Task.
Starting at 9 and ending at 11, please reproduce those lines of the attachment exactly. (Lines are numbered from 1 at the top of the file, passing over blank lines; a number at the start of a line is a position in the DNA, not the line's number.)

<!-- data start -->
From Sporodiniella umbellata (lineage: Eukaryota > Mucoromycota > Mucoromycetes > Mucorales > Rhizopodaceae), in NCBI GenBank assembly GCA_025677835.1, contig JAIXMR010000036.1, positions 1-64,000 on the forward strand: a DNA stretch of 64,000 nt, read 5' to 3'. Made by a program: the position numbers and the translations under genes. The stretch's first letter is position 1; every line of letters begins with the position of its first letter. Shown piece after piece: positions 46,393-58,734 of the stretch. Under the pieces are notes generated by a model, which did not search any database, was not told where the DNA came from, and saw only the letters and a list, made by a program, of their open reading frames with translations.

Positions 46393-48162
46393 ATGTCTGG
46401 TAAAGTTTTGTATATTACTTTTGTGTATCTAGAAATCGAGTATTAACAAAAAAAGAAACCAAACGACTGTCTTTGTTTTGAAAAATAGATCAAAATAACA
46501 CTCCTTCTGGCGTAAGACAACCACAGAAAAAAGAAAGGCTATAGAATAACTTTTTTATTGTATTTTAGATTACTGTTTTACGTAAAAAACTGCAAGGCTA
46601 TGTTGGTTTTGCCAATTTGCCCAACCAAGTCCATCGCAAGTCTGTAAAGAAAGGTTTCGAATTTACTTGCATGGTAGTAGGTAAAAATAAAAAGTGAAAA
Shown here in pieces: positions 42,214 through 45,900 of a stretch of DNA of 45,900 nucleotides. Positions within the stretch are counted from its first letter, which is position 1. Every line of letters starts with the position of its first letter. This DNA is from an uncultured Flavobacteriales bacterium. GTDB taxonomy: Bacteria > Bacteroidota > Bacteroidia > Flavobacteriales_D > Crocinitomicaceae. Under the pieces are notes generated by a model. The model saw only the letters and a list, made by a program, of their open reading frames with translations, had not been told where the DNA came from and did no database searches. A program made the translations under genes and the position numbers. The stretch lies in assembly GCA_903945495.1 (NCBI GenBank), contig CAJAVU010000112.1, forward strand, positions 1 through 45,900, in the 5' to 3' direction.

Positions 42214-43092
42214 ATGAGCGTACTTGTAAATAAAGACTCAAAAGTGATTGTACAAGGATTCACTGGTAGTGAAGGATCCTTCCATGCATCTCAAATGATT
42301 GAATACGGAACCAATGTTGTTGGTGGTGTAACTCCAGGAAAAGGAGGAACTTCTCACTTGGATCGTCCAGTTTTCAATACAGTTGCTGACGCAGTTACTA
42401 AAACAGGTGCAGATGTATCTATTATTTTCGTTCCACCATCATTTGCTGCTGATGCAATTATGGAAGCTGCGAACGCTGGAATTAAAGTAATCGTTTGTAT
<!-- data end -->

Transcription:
42214 ATGAGCGTACTTGTAAATAAAGACTCAAAAGTGATTGTACAAGGATTCACTGGTAGTGAAGGATCCTTCCATGCATCTCAAATGATT
42301 GAATACGGAACCAATGTTGTTGGTGGTGTAACTCCAGGAAAAGGAGGAACTTCTCACTTGGATCGTCCAGTTTTCAATACAGTTGCTGACGCAGTTACTA
42401 AAACAGGTGCAGATGTATCTATTATTTTCGTTCCACCATCATTTGCTGCTGATGCAATTATGGAAGCTGCGAACGCTGGAATTAAAGTAATCGTTTGTAT